Stooping posture reminiscent of the consumptive, from the Magazine of the Beau Monde, 1842.

Stooping posture reminiscent of the consumptive, from the Magazine of the Beau Monde, 1842.

Consumptive Chic: When Tuberculosis was the Height of Fashion

During the late 18th century the physical effects of tuberculosis became the ideals of beauty for the fashionable woman.

The idea of disease as fashionable, or at least as something to be emulated, remains a familiar one: think of the heroin chic of the 1990s or the underground Pro Ana movement, which glorifies anorexia. The idea, however, that tuberculosis – a disease characterised by wasting, diarrhoea, coughing and the spitting of blood – could enhance its victim’s beauty is less relatable. Yet, during the late 18th and early 19th centuries, cultural ideas about beauty intertwined with the reality of tuberculosis (known as consumption or phthisis), allowing the ravages of the illness to be seen as markers of beauty. Tuberculosis became the site of a battle between professional and popular ideologies of disease – a conflict that played out both in beauty practices and dress.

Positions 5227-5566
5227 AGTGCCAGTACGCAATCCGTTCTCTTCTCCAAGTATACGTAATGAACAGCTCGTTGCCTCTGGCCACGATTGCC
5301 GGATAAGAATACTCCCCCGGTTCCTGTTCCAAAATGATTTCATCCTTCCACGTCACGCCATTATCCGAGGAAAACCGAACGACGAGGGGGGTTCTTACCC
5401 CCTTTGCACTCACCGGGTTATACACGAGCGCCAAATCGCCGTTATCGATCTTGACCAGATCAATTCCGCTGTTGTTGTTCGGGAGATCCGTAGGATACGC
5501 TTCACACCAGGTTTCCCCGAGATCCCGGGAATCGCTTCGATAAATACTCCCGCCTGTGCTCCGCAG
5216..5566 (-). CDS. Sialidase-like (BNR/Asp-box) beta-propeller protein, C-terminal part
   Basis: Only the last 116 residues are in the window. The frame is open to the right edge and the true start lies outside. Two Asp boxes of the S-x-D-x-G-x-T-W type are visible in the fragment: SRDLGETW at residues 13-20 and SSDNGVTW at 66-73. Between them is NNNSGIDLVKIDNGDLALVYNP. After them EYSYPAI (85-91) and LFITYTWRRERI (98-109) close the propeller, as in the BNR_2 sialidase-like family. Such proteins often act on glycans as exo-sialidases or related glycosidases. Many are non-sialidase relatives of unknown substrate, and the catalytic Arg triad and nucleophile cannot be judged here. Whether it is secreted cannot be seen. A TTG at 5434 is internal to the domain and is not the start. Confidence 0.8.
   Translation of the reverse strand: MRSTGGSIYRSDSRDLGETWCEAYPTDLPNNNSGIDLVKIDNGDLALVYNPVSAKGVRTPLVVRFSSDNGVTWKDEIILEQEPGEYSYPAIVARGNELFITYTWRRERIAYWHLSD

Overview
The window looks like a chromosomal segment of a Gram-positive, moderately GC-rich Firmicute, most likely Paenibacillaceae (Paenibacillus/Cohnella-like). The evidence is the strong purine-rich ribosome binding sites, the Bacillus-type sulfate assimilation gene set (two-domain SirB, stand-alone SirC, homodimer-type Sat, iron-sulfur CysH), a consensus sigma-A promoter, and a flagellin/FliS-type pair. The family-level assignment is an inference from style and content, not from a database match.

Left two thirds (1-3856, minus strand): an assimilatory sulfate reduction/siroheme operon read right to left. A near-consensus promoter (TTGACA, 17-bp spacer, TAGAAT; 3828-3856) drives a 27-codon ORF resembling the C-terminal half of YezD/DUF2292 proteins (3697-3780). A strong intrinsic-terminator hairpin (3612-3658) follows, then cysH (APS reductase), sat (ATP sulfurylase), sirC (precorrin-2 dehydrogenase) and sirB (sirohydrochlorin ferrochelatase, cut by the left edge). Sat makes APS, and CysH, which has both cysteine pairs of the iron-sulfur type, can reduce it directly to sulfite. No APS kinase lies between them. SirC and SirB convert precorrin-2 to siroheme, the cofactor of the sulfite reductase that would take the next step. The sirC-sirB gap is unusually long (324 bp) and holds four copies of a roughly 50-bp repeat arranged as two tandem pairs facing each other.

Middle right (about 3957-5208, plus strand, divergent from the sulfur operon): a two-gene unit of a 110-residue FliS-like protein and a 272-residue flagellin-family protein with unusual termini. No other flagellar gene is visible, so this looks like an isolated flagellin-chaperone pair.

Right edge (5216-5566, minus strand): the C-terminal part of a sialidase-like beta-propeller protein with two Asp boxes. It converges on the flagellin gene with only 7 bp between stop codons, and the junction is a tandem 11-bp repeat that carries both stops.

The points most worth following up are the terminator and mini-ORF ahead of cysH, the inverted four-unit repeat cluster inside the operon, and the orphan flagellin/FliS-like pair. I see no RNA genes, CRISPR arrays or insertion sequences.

During the 18th century, diseases such as melancholia, gout and tuberculosis became associated with the upper echelons of society. Physicians argued that there was a relationship between certain illnesses and the sensibilities of the fashionable elite. The middle and upper classes were believed to have more highly refined nervous systems and, as a consequence, a greater share of sensibility (the ability of the nervous system to accept sensations and convey the body’s will). This made them susceptible to certain illnesses and there was a growing concern that the lifestyles and nervous systems of these groups were creating a scourge of ill health among them. As one physician suggested, the ‘great and opulent’ were subject to the whims of fashion ‘in their choice of diseases’. The statesman and essayist Sir William Temple lamented the faddish nature of certain diseases in 1809, likening the trends for illness and their treatments as being ‘very much seen or heard of at one season, disappearing in another’. Others complained of the growing popularity of nervous disorders, dubbed in 1799 ‘a modern invention’.

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